# What is Proper System Airflow

## What is Proper System Airflow

Ed Janowiak of ACCA gives a presentation about Manual S and what it means to have proper airflow. He gave this presentation at the second annual HVACR Training Symposium.

You can learn more about the 2022 HVACR Training Symposium HERE.

While Manual J deals with residential load calculations, Manual S deals with residential equipment selection. The equipment’s goal should be to maintain 70 degrees in the winter and 75 degrees in the summer (with a 62-degree WB). These are not Manual J goals; they are goals of the entire residential design series (Manual J, Manual S, and Manual D).

When consulting codes, remember that those are MINIMUM standards. However, some of these codes refer to Manual J and Manual S, including IECC.

The sensible heat ratio (SHR) dictates the airflow you’ll need (CFM per ton). The location and equipment manufacturer can affect the SHR, but they do not determine the CFM per ton alone. You must perform a load calculation to separate sensible BTUs from latent BTUs. Then, you divide your sensible BTUs by total BTUs to yield a ratio.

Your equipment performance data will determine blower performance. The manufacturer publishes these data sets, including heating performance data and expanded cooling performance data. (Expanded performance data can also tell you the WB, which is important in terms of meeting your design goals.) Follow that guidance for equipment selection (Manual S).

You may have heard of the 400 CFM per ton rule of thumb, but it’s about as accurate as “beer-can cold.” It’s just a rule of thumb, and your calculations will help you get a more precise CFM target for equipment selection.

It’s easier to determine capacity on a heating system, as all BTU/h are sensible. However, some cooling BTUs are latent, which complicates the capacity equation. Most manufacturers give you the total and sensible BTU/h, so you may have to do some math to determine the latent BTU/h for your SHR.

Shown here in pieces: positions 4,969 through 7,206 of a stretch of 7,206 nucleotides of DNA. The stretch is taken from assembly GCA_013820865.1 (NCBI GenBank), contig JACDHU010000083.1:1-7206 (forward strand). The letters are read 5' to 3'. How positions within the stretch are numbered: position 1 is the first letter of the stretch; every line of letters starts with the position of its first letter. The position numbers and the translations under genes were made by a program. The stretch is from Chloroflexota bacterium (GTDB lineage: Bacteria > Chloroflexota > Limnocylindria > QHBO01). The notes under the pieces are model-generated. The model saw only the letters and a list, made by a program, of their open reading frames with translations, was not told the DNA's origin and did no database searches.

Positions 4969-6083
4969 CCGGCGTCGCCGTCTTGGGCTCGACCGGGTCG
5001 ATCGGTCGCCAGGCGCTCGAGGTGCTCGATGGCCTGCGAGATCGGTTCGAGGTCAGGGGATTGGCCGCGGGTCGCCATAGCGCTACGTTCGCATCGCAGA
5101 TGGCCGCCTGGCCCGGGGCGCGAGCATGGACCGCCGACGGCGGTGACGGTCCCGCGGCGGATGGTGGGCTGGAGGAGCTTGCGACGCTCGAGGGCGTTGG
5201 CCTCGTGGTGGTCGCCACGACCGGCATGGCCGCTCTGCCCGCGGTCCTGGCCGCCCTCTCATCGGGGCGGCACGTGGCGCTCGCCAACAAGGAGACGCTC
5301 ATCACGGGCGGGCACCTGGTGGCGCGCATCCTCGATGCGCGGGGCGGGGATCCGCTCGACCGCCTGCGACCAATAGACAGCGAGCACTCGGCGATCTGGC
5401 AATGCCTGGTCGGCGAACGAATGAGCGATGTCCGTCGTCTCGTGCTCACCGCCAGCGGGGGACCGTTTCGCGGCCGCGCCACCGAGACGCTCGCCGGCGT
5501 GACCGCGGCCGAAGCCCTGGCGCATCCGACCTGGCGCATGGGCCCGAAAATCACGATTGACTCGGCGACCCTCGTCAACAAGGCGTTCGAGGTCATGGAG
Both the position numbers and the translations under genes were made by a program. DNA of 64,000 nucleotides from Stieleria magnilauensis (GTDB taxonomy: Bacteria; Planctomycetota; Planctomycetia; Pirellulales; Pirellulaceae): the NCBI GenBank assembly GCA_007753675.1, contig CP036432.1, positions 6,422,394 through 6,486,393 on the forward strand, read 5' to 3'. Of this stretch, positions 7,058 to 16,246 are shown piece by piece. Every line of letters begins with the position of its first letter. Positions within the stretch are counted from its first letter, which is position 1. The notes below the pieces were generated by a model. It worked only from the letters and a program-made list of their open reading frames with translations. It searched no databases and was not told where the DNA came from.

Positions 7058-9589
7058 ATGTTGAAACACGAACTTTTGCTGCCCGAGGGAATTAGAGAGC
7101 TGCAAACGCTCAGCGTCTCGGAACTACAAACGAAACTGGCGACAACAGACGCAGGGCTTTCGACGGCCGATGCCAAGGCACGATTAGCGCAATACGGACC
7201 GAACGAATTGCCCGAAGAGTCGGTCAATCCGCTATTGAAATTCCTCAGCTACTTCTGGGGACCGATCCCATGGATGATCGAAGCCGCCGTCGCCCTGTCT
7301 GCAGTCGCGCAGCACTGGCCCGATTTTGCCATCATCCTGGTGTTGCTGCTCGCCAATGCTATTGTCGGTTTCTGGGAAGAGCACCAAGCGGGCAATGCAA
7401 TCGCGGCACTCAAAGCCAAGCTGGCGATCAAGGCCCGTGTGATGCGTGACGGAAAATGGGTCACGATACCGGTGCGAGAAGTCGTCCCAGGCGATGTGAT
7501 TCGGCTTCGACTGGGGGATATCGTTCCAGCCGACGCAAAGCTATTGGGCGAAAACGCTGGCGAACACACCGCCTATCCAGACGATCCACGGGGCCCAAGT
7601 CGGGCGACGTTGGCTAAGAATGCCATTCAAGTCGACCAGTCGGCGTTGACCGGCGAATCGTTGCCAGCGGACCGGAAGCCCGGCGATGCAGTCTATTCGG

Sensible heat ratio (SHR) tells us how many BTU/h are sensible out of the total BTU/h. For example, if you have 10,000 BTU/h with an SHR of 0.75, that means that 7,500 BTU/h are sensible and 2,500 are latent. When your SHR is higher, your capacity increases. Both the system and the house have a sensible heat ratio.

When determining the CFM per ton with SHR, you can use your temperature difference (TD) in that equation. Manual S has a chart that tells you the TD for a given SHR. In that equation, you divide your sensible BTU/h by the product of 1.1 and your TD. You may get a number that’s far higher than 400 CFM per ton! Once you figure out your CFM, you can size your equipment based on airflow, capacity, and oversizing guidelines. Remove any equipment that is short on capacity from consideration.

Manual S has 3 “N” sections, which refer to standards. N1 deals with definitions and general requirements, N2 deals with sizing limits, and N3 deals with OEM verification.

N1 emphasizes the importance of using OEM performance data. Do NOT use the AHRI equipment performance data for sizing. While AHRI’s figures are good for getting a general idea, no data can compare to the manufacturer’s expanded performance data when it comes to accuracy.

One of the most important tables in Manual S is Table N2-1 in section N2-5. It tells you how to select air conditioners for single-speed, two-speed, and variable-speed equipment. The table also gives you the minimum and maximum sizing ranges for air-to-air systems as a ratio, typically with a 0.9 minimum (90%) to 1.15-1.3 (115-130%). The same table for heat pumps is in section N2-6 (Table N2-2).

When adding a dehumidifier, keep in mind that the sizing value is based on 85% of the latent cooling load. When making conversions to pints per hour, you take the latent BTU/h and divide it by 1,054.

Overall, you must remember that Manual S says to meet the sensible and latent heat gains, but don’t exceed the total gain by 15% (single speed), 20% (two speed), or 30% (variable speed).

On the heating side, you need to be able to counter the sensible losses in the heat. If a heating system cannot put out enough BTU/h to exceed those losses, you may need to add another source of supplemental heat and recalculate the BTU/h output to see if it exceeds the losses. If the BTU/h in sensible gain exceeds the losses, then the system will run satisfactorily for most of the winter.

To find the heating load CFM, you take the furnace sensible output (BTU/h) and divide it by the product of 1.1 and the temperature rise (instead of TD in cooling systems).

Ed also covers:

Design software programs
Interpolation
Default TD values for CFM approximations
Sizing for budget systems
House SHR and leaky homes
Sensible losses in the winter
Modern furnace sizing

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